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Low prevalence of byssinotic symptoms in 12 flax scutching mills in Normandy, France.
  1. F F Cinkotai,
  2. P Emo,
  3. A C Gibbs,
  4. J F Caillard,
  5. J M Jouany
  1. Department of Occupational Health, University of Manchester, Hôpital Charles-Nicolle, UK.

    Abstract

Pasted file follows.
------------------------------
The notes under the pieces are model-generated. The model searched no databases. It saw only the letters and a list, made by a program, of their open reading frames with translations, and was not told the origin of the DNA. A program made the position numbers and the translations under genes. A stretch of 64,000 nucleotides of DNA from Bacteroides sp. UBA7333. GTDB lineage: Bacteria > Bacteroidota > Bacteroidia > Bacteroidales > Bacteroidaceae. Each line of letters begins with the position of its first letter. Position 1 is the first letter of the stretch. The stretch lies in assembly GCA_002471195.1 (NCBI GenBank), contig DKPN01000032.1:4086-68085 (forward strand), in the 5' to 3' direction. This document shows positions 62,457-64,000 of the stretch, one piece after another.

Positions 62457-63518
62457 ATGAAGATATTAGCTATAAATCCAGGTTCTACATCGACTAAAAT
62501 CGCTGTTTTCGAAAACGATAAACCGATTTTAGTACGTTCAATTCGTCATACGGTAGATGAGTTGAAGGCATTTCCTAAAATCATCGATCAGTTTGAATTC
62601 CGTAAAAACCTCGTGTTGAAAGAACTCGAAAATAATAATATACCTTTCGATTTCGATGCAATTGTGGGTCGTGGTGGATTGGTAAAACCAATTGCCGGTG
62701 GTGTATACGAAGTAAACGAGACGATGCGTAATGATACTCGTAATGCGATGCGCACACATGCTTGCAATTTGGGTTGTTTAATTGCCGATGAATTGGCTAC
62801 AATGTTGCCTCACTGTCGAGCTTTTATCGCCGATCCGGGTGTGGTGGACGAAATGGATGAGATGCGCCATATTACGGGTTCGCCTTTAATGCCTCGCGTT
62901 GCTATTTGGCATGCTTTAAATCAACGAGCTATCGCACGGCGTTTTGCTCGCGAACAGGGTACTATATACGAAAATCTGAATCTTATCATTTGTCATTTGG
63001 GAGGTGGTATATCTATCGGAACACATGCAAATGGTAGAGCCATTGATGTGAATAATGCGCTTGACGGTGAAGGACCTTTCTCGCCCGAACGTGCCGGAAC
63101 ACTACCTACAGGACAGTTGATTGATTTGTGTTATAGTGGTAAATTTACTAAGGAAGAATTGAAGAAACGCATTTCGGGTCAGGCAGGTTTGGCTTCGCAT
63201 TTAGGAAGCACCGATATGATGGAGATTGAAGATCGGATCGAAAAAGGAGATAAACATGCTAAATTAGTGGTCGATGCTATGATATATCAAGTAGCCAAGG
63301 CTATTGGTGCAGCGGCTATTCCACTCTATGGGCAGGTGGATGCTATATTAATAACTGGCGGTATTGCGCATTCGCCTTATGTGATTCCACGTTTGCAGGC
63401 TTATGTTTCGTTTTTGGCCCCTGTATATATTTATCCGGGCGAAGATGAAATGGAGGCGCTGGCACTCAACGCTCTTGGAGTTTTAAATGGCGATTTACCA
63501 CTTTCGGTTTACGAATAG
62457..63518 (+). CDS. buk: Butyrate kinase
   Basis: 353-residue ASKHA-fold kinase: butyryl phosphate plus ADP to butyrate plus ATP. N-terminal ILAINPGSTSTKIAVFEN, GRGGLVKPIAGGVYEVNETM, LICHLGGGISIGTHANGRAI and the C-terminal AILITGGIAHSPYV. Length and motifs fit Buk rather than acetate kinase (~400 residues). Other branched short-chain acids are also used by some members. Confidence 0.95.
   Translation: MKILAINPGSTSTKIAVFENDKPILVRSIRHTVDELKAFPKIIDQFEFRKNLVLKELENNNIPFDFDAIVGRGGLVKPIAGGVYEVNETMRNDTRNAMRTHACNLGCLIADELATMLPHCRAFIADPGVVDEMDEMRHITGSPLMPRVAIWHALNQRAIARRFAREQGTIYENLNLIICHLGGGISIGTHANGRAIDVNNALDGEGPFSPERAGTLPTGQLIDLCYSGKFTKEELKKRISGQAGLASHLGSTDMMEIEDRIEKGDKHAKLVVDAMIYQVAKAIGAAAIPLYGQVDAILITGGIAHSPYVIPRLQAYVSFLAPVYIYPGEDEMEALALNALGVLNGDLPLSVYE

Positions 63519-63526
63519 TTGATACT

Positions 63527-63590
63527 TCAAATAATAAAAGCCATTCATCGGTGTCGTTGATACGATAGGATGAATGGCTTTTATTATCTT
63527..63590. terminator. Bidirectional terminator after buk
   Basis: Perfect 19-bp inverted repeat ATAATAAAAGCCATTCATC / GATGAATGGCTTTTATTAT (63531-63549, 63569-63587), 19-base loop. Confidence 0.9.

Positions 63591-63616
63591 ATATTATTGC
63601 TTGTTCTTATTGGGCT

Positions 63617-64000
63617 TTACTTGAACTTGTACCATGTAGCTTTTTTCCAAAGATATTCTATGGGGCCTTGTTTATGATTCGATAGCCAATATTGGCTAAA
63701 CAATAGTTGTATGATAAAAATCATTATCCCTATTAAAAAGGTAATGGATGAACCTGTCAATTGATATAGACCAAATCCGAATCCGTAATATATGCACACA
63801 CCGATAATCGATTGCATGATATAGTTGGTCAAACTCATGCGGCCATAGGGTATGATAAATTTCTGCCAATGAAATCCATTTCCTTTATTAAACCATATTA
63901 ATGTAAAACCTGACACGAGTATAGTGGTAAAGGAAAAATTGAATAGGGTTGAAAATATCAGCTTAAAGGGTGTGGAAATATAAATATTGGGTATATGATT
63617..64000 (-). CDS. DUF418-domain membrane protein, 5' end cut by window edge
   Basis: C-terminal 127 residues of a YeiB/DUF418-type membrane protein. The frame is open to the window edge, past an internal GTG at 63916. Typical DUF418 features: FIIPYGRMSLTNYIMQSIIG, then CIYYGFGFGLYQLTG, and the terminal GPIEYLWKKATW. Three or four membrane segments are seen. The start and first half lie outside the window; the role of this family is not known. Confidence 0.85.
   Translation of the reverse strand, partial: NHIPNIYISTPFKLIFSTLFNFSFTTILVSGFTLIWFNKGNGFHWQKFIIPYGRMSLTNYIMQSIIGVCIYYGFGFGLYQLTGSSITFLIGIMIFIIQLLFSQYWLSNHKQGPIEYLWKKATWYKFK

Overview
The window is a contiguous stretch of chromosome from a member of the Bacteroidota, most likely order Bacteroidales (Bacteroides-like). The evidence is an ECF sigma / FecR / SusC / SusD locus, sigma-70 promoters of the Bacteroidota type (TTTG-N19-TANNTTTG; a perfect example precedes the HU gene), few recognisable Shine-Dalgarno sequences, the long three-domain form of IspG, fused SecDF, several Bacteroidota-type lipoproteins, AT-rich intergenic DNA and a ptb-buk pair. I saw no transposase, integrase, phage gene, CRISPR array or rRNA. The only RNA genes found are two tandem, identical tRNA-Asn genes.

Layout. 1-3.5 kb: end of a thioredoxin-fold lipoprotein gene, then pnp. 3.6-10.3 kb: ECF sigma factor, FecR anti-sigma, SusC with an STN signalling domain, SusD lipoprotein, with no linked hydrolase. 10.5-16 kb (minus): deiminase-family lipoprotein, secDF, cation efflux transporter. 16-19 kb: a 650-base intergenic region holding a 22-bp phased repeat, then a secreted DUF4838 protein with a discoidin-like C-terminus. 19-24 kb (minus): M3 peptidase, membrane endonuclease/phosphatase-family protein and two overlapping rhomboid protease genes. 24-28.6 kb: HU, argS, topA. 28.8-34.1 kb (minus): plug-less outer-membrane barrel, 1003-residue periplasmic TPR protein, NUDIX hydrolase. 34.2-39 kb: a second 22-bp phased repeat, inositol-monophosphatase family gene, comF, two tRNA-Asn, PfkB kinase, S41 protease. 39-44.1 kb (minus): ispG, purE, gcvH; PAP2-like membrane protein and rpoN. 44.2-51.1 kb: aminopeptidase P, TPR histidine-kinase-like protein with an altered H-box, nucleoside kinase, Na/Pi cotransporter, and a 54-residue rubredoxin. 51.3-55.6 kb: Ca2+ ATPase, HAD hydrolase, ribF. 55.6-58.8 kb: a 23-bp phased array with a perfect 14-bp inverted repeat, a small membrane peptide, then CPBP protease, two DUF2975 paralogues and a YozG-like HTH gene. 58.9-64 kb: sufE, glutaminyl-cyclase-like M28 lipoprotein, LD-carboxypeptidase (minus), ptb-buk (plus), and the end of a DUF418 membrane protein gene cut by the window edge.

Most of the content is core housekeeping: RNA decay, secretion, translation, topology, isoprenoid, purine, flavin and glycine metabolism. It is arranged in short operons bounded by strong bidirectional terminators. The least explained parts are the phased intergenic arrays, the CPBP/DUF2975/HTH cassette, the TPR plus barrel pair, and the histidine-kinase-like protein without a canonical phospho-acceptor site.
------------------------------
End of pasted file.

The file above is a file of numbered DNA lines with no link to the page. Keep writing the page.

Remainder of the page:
The concentrations of airborne dust and bacteria were determined in 12 flax scutching mills and in two milk processing plants in Normandy, France. A total of 308 of 340 flax workers and 111 of 113 milk processors volunteered to answer a respiratory questionnaire. Personal exposure to airborne dust in the scutching mills varied from 22.2 mg/m3 to 144 mg/m3 and areal concentrations from 8.92 mg/m3 to 47.1 mg/m3. The concentration of Gram negative bacteria ranged from 3970 (colony forming units) cfu/m3 to 67,900 cfu/m3 and that of total bacteria from 12,900 cfu/m3 to more than 600,000 cfu/m3. In all, 20% of the flax scutchers were found, on the basis of the questionnaire, to suffer from persistent cough and 25% from chronic phlegm production. The corresponding figures among milk processors were 3.6% and 4.5%. Unexpectedly, only 12.5% of the scutchers appeared to suffer from byssinotic symptoms even though they were heavily exposed to airborne dust and bacteria. The low prevalence of byssinosis might be due to self selection of the workforce or a relatively low concentration of the causative agent despite high airborne contamination.

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